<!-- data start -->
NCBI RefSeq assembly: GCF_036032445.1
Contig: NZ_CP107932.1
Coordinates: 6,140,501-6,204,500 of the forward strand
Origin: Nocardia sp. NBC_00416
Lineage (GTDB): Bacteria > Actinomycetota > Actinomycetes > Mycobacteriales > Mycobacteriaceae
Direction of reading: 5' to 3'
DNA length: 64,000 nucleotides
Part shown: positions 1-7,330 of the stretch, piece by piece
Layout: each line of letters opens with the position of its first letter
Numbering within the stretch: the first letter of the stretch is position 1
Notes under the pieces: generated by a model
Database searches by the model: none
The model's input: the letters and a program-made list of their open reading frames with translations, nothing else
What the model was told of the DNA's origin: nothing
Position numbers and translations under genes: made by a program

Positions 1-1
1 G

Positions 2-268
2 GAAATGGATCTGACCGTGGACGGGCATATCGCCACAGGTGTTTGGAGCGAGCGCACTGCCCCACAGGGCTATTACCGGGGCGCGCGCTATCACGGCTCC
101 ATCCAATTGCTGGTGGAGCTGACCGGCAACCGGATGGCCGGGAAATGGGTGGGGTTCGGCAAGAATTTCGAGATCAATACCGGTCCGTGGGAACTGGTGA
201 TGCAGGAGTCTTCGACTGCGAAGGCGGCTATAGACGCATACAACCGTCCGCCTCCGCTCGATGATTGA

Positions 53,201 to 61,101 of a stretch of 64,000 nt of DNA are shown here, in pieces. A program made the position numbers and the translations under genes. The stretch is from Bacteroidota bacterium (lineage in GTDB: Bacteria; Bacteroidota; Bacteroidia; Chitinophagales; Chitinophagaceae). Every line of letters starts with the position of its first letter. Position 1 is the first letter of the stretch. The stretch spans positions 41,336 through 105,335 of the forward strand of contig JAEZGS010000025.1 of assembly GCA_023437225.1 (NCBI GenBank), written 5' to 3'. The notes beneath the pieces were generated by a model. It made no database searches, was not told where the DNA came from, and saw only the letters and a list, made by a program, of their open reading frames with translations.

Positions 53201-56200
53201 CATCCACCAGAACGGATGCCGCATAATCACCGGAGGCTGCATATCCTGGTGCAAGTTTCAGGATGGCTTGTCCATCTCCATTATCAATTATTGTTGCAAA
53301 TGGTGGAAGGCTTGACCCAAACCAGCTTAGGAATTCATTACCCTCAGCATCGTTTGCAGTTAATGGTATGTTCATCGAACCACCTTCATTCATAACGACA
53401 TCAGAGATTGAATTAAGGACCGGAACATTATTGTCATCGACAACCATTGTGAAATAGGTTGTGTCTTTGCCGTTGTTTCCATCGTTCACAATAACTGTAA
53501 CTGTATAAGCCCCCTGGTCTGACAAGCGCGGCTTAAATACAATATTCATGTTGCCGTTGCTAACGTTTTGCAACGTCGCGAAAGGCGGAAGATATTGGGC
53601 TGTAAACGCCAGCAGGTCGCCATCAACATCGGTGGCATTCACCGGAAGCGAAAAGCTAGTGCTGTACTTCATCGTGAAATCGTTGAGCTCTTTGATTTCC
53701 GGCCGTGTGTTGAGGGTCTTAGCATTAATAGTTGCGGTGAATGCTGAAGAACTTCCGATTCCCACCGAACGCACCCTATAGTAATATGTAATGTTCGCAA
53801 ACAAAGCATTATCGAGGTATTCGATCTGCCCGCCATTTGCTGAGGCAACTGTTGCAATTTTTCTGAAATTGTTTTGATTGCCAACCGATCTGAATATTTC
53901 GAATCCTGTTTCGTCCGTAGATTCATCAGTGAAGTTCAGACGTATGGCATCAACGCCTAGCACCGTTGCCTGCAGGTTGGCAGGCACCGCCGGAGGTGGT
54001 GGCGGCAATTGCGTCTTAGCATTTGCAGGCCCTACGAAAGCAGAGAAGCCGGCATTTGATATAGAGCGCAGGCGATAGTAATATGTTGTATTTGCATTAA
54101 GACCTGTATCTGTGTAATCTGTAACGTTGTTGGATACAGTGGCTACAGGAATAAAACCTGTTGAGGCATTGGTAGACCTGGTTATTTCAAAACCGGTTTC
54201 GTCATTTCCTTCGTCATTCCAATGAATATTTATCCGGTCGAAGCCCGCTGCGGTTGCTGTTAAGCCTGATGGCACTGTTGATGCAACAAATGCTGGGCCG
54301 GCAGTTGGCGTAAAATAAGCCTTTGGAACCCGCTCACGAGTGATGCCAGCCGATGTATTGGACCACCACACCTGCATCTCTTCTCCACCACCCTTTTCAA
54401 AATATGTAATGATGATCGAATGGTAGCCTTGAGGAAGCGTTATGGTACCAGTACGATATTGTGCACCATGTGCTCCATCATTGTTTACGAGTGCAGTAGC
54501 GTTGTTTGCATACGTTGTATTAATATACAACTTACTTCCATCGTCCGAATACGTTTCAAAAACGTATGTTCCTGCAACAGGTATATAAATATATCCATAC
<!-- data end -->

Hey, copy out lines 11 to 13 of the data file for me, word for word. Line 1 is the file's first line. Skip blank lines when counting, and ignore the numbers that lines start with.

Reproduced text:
Notes under the pieces: generated by a model
Database searches by the model: none
The model's input: the letters and a program-made list of their open reading frames with translations, nothing else